"I've been a Nick Lowe fan since I borrowed a friend's copy of "Labour of Lust" back in 1987. That landmark album, along with Nick's association with Elvis Costello, have helped plant him firmly as one of my favorite singer/songwriter/producers. It's a terrible shame that he hasn't received nearly the credit he deserves for his abundant talents.I recently picked up "Party of One" at a discount bin for [price]! Definitely one of my all-time greatest CD steals. This is a fantastic disc. There are so many great, fun, hilarious, infectious tunes on this disc. "You Got the Look I Like." "Gai-Gin Man." "Who Was That Man." "Jumbo Ark." And of course, one of Nick's funniest tunes, "All Men Are Liars" (That song contains one of his most infamous lines -- "Do you remember Rick Astley? He had a big fat hit, it was ghastly"). He practically invented tongue-in-cheek. Who else could write a song called "Shting-Shtang?" Or "You Stabbed Me In The Front?" The songs have a distinct rockabilly feel, aided in no small part by the musical talents of Dave Edmunds and session ace Jim Keltner, among others. The emphasis here is on fun with a capital "F." This is a great place for people to discover the wonder of Nick Lowe, truly one of rock's most overlooked songwriters. You should also check out the excellent "Labour of Lust." If you really want to go all out, get the 1999 box set "The Doings," but his single-disc anthology "Basher" is great too."
The Overtalented (And Overlooked) Mr. Lowe
Espoo Famagusta | chelsea,ny,usa | 01/27/2000
(5 out of 5 stars)
"Nick Lowe is that most endearing of oxymorons, the self-effacing genius. The songs on this cd display the enormous range of musical styles and writing moods of Mr. Lowe: the catchy celebration of xenophobia in "Gai-Gin Man"; the perfect pop infatuation song, "The Look I Like"; the very moving and simple statement of unsentimental despair in "What's Shakin' On The Hill." As far as I'm concerned, this is one of the best pop albums ever, up there with the Beach Boys "Pet Sounds" or Dylan's "Blonde on Blonde"- rarely does a musician's delight in his art form remain this contagious , when his craft is so highly developed as well. In other words, usually by the time someone is THIS accomplished, he/she is usually bitter and/or burned out. Lowe's wit and playfulness seem to have worked in his favor. The most trademark Lowe song on this, for me, is "All Men Are Liars", in which he [a man] sings "All men are liars/And that's the truth." Unfortunately, this very versatility of form has worked against Nick Lowe's "star" quotient: he's hard to market, because he seems to have a very productive form of Attention Deficit Disorder...by the time he's perfected a style, he's bored with it and on to the next thing.Get this album. Live with it. You'll thank me."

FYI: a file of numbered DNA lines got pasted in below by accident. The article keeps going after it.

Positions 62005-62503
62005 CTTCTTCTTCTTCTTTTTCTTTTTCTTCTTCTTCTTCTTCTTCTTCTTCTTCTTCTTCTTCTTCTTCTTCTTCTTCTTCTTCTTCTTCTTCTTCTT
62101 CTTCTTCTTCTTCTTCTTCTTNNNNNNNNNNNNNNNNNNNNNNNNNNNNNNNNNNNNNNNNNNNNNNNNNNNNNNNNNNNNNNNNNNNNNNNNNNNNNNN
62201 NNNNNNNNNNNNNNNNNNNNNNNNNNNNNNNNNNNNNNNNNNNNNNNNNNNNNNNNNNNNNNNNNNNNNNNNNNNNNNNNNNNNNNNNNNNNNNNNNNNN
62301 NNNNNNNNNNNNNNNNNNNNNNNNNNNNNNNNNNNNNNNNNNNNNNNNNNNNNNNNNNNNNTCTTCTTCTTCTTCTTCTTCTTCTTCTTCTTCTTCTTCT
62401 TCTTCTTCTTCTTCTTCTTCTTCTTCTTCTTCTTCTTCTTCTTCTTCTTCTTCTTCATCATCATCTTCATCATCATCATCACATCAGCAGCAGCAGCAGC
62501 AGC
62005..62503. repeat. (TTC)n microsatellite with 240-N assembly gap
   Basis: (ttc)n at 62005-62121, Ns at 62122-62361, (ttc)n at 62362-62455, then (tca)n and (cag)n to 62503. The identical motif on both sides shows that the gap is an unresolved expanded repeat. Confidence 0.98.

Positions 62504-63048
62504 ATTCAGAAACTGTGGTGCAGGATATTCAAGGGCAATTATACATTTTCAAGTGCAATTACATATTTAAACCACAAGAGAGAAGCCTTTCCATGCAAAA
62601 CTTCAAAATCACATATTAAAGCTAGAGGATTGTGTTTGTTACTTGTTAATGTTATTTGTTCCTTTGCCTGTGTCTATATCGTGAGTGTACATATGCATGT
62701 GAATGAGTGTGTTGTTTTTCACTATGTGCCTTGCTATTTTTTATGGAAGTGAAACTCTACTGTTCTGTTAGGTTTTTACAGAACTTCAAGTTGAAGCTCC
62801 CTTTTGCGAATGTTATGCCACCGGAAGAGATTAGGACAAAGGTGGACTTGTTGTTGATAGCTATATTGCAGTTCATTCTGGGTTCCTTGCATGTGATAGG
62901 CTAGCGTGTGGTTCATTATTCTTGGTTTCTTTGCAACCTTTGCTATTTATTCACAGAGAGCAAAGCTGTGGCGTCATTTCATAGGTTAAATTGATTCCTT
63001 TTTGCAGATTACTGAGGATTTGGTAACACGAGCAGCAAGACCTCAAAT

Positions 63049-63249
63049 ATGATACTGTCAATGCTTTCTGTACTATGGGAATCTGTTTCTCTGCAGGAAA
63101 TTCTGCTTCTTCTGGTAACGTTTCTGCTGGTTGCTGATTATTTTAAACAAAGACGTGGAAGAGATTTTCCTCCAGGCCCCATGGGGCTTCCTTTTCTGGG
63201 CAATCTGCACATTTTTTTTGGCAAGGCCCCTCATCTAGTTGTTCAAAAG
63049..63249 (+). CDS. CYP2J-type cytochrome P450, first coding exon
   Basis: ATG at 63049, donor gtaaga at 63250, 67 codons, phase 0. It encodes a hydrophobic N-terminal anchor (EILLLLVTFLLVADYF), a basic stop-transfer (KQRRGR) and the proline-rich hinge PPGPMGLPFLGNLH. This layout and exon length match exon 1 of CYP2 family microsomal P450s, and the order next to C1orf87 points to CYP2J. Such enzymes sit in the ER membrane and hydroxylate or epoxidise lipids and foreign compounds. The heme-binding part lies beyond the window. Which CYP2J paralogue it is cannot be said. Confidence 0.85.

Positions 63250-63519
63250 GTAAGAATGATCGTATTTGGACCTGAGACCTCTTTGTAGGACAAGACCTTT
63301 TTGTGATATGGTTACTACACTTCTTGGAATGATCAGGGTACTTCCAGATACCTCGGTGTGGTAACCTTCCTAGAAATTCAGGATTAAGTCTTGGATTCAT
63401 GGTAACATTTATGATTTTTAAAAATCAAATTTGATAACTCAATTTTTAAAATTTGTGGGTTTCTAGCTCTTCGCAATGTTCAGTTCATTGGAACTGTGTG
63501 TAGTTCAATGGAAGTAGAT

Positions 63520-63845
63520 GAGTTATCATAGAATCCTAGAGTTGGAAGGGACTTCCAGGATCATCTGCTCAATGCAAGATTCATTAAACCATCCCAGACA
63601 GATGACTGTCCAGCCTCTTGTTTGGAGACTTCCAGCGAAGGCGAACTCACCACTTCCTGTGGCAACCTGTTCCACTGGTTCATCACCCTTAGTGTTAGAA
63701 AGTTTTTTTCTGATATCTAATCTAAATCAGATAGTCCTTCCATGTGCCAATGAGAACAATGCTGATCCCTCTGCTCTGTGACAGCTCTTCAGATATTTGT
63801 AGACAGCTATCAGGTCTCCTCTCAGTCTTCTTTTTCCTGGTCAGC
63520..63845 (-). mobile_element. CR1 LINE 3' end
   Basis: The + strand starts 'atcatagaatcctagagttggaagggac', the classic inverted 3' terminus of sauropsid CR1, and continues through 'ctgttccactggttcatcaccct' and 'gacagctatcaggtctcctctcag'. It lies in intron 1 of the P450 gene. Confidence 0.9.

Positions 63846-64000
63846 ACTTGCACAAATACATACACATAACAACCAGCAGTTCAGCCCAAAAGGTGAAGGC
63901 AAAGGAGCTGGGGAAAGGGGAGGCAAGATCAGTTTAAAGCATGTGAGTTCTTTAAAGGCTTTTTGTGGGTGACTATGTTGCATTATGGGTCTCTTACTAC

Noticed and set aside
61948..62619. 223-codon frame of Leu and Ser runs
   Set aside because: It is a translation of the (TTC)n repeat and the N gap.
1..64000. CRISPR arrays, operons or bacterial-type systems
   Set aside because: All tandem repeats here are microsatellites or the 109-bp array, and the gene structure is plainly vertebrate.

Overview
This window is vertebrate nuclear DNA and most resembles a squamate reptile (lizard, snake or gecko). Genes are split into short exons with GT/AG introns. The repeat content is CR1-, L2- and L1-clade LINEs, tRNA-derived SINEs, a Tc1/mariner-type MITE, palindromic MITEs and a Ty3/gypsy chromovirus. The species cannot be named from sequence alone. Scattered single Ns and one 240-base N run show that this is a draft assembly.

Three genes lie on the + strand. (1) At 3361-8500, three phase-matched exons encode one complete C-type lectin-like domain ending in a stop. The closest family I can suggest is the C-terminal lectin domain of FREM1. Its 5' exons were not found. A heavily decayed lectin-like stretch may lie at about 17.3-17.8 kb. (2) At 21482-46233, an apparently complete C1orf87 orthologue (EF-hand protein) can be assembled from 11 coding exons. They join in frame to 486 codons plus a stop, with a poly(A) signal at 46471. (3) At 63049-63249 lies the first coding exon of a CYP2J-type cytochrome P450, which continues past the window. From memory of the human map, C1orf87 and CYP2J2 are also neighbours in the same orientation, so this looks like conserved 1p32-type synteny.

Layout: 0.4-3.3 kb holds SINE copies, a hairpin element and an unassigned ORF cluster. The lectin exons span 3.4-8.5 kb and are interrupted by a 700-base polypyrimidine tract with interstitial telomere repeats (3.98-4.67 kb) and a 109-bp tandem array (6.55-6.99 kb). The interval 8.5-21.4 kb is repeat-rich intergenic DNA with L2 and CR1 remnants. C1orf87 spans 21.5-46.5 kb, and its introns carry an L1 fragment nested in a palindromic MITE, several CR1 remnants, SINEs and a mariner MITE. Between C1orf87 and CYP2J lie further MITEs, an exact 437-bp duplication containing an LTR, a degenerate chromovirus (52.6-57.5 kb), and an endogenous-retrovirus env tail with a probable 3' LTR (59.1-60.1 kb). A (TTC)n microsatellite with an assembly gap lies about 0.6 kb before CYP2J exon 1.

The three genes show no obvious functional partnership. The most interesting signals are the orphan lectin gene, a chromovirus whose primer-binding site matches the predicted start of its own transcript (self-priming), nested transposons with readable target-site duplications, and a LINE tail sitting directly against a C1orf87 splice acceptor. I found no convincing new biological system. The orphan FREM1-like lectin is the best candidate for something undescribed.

The best all-around album from the best artist around
Charles Hughes | Madison, WI USA | 07/28/1999
(5 out of 5 stars)
"Nick Lowe is one of the best performers andsongwriters of the past 25 years, maybe ever. This album represents his high-point. There are rockers(You Got The Look, Shting Shtang, Refrigerator White), great ballads(Rocky Road, What's Shakin' on the Hill, I Don't Know Why You Keep Me On) and the typical Lowe humor(Gai-Gin Man, I Want to Build A Jumbo Ark, Honeygun) This is a GREAT album, worth anyone's time. Buy this album right now, particularly if you've never heard Nick before!"
Pop Music Literacy 101
firstname.lastname@example.org | Los Angeles, California | 08/19/2007
(5 out of 5 stars)
"My understanding of the US Constitution leads me to believe that the Founders intended free speech to be INFORMED speech. In that spirit, I must set straight critics of this fine CD.
This is NOT a rockabilly CD. Jim Keltner is NOT a Rockabilly drummer. He has played every style known to musicianhood. This record deftly crosses genres. Take, for example, the much loathed "Shting-Shtang." Rockabilly? It's pure testifying Gospel music. I've been to meetings; this is what they sound like. And as such, the secular nature of the lyrics is quite ironic. "You Got the Look I Like"? Roots Rock and Roll, but nobody ever once used that beat in Rockabilly. "What's Shakin' on the Hill" is in the tradition of the poor boy out. Gene Pitney. The Four Seasons. Melodically closer to Country, but lyrically part of a valued tradition of class distinction in America, particularly. And if somebody has issues with the autobiographical nature of "Gai Jin Man," I would suggest you build a bonfire and burn all your Chuck Berry records and toss in Plastic Ono Band just for fun. Well, toss in all of John Lennon while you are at it.
I find the nagging criticisms of this record preposterous. Like "Abbey Road" doesn't have some just for fun songs? An undersea garden, anyone? Serious thought there. Sgt. Peppers doesn't have a song about a meter maid? Why didn't Shakespeare think of this?
To newcomers, I can recommend ALL of Nick's CDs, and this one no less. Sure, it's got a bigger sound and some toss offs to amuse, but in the words of the great one himself, SO WHAT?"